Sunday, July 14, 2013

# What is an XY coordinate plane? GRE Math fact

2:41 AM
GRE Quant questions involving coordinate geometry and XY plane are very common. Do you understand basics of a coordinate plane? Let’s have a quick refresher:
Remember number line?
If you recall, a number line is a representation of real numbers, both positive and negative, and integers and decimals on a line that extends to infinity in both directions.  Numbers are represented on the number line in the form of equal partitions marked on a horizontal line, as shown below.   Although this image only shows the integers from -6 to 6, the line includes all real numbers, continuing towards infinity in each direction.

Well, you get it...don’t you? Question on your mind is "why are we telling you about number line?" You see, just like a number line represents a number in one dimension, the XY-plane measures it along two dimensions i.e. one horizontal line called X-axis and a vertical line called Y-axis. Just like a number line, the X and Y axes extend towards infinity in both directions. Just like number line each horizontal partition on X axis equals 1 unit and each vertical partition on Y axis equals 1 unit.
So what is an XY coordinate plane?
Well as they say a picture is worth a thousand words. Here is the picture that explains what an XY coordinate plane is:

The X-Y plane refers to the X and Y axis that are perpendicular lines intersecting at point called origin (Point marked as $\usepackage{color} \definecolor{Myblue}{rgb}{0.27,0.38,0.5} \color{Myblue} O$). The two axes act as reference points for the objects on the plane.  X axis is horizontal line and the Y axis the vertical line. Both the axis extend from -∞ to + ∞ in both directions. There are some interesting facts about X-Y plane that are worth remembering:
1. Each point on the plane has a value that corresponds to the X and Y axes. These values are known as thecoordinates of the point.
2. The coordinates can also be defined as the positions of the perpendicular projections of the point onto the two axes, expressed as a signed distances from the origin. Normally the coordinates are represented as $\usepackage{color} \definecolor{Myblue}{rgb}{0.27,0.38,0.5} \color{Myblue} P(x,y)$.  The coordinates of origin are $\usepackage{color} \definecolor{Myblue}{rgb}{0.27,0.38,0.5} \color{Myblue} O(0,0)$.
3. A point lying in the first quadrant has a positive value for both X and Y coordinates i.e. point $\usepackage{color} \definecolor{Myblue}{rgb}{0.27,0.38,0.5} \color{Myblue} P(x,y)$lies in the first quadrant only if $\usepackage{color} \definecolor{Myblue}{rgb}{0.27,0.38,0.5} \color{Myblue} x>0$and  $\usepackage{color} \definecolor{Myblue}{rgb}{0.27,0.38,0.5} \color{Myblue} y>0$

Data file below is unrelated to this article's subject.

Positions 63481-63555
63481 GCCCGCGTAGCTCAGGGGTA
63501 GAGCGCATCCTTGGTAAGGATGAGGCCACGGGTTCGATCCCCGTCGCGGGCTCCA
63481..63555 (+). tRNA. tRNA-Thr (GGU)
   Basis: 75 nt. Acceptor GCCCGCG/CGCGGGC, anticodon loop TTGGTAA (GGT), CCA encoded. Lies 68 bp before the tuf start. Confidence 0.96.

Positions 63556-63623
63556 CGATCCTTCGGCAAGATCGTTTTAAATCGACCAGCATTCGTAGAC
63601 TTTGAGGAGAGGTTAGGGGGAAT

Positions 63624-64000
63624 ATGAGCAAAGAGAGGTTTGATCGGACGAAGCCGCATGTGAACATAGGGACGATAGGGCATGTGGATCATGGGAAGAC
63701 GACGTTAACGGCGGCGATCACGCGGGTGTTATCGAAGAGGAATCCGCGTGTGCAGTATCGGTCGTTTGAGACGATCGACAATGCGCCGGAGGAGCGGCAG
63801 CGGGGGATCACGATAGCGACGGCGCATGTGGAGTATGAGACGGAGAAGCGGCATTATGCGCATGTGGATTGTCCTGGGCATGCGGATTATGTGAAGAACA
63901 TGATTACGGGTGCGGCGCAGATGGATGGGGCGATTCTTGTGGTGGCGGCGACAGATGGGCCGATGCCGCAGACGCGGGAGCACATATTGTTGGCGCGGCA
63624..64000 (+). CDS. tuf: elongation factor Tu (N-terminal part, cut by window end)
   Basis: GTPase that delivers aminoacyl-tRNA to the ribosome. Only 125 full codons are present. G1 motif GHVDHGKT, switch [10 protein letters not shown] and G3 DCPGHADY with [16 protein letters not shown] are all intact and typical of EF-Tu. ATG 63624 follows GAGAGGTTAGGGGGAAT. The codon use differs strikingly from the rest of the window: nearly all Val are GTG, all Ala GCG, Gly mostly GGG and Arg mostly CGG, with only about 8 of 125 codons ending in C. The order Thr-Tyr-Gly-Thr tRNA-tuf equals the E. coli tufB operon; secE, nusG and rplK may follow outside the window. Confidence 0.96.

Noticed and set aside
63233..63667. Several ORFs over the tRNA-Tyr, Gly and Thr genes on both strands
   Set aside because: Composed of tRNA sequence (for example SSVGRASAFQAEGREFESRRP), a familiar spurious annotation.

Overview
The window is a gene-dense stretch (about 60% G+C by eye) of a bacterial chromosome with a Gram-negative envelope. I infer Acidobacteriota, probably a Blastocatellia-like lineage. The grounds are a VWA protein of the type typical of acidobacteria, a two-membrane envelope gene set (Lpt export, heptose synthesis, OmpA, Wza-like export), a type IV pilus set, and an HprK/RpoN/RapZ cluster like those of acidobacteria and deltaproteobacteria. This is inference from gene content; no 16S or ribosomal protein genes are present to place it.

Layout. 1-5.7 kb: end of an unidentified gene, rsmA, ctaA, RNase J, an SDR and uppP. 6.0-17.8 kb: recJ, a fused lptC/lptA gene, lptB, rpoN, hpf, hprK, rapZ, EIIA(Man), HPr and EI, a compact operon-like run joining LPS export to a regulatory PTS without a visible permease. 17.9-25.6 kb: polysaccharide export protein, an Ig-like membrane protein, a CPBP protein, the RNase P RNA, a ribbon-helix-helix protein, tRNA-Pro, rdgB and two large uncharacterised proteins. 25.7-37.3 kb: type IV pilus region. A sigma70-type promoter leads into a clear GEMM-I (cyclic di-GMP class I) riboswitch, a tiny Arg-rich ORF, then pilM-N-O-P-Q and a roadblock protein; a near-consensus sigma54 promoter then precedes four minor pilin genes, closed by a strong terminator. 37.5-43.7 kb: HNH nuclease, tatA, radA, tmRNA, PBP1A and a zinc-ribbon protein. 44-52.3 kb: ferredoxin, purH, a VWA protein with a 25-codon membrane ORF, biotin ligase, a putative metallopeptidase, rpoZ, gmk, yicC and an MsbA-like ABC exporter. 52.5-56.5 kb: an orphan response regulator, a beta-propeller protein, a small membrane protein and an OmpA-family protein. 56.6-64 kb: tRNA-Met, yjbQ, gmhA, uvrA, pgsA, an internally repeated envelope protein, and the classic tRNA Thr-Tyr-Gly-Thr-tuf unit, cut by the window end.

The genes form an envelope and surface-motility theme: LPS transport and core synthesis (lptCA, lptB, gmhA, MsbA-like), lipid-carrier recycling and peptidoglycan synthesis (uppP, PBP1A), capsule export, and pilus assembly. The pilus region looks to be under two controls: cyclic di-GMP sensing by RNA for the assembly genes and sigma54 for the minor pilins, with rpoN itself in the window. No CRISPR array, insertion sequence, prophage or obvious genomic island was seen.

4. A point lying in the second quadrant has a negative value for X coordinate but a positive value for the Y coordinate i.e. point $\usepackage{color} \definecolor{Myblue}{rgb}{0.27,0.38,0.5} \color{Myblue} P(x,y)$lies in the second quadrant only if $\usepackage{color} \definecolor{Myblue}{rgb}{0.27,0.38,0.5} \color{Myblue} x<0$and $\usepackage{color} \definecolor{Myblue}{rgb}{0.27,0.38,0.5} \color{Myblue} y>0$
5. A point lying in the third quadrant has a negative value for both X and Y coordinates i.e. point $\usepackage{color} \definecolor{Myblue}{rgb}{0.27,0.38,0.5} \color{Myblue} P(x,y)$lies in the third quadrant only if $\usepackage{color} \definecolor{Myblue}{rgb}{0.27,0.38,0.5} \color{Myblue} x<0$and $\usepackage{color} \definecolor{Myblue}{rgb}{0.27,0.38,0.5} \color{Myblue} y<0$
6. A point lying in the fourth quadrant has a positive value for X coordinate but a negative value for the Y coordinate i.e. point $\usepackage{color} \definecolor{Myblue}{rgb}{0.27,0.38,0.5} \color{Myblue} P(x,y)$lies in the second quadrant only if $\usepackage{color} \definecolor{Myblue}{rgb}{0.27,0.38,0.5} \color{Myblue} x>0$and $\usepackage{color} \definecolor{Myblue}{rgb}{0.27,0.38,0.5} \color{Myblue} y<0$
The XY plane can be used to graph a function or an equation between two variables (represented by $\usepackage{color} \definecolor{Myblue}{rgb}{0.27,0.38,0.5} \color{Myblue} x$ and $\usepackage{color} \definecolor{Myblue}{rgb}{0.27,0.38,0.5} \color{Myblue} y$coordinates). The graph is the set of all points satisfying that function or equation. For example, the set of all points ( $\usepackage{color} \definecolor{Myblue}{rgb}{0.27,0.38,0.5} \color{Myblue} x$$\usepackage{color} \definecolor{Myblue}{rgb}{0.27,0.38,0.5} \color{Myblue} y$) where  $\usepackage{color} \definecolor{Myblue}{rgb}{0.27,0.38,0.5} \color{Myblue} y=f(x)$ is the graph of the function $\usepackage{color} \definecolor{Myblue}{rgb}{0.27,0.38,0.5} \color{Myblue} f$. For example the function $\usepackage{color} \definecolor{Myblue}{rgb}{0.27,0.38,0.5} \color{Myblue} y=f(x)=x-2$ can be plotted on the X-Y plane as follows:
As can be seen each and every point on the line shown in the figure above satisfies the equation $\usepackage{color} \definecolor{Myblue}{rgb}{0.27,0.38,0.5} \color{Myblue} y=f(x)=x-2$
For Example:
 Point C (4,2) $\usepackage{color} \definecolor{Myblue}{rgb}{0.27,0.38,0.5} \color{Myblue} x=4, y=2 \Rightarrow 2=4-2$ Point D(-1,-3) $\usepackage{color} \definecolor{Myblue}{rgb}{0.27,0.38,0.5} \color{Myblue} x=-1, y=-3 \Rightarrow -3=-1-2$

Example:
The above figure shows an XY-plane with points labeled A through E. Which of the following points has coordinates of (4,1)?
A) P
B) Q
C) R
D) S
E) T
Solution:

The coordinates (4,1) implies that x=4 and y=1. Since both x and y coordinates are positive, the points must be in Quadrant-I.
There are only 2 points: R and Q in first quadrant. If you draw perpendicular projections to X and Y axis from point Q, you will see that point Q has x coordinates of 4 and y coordinate of 1.
Therefore Point has coordinates of x=4, y=1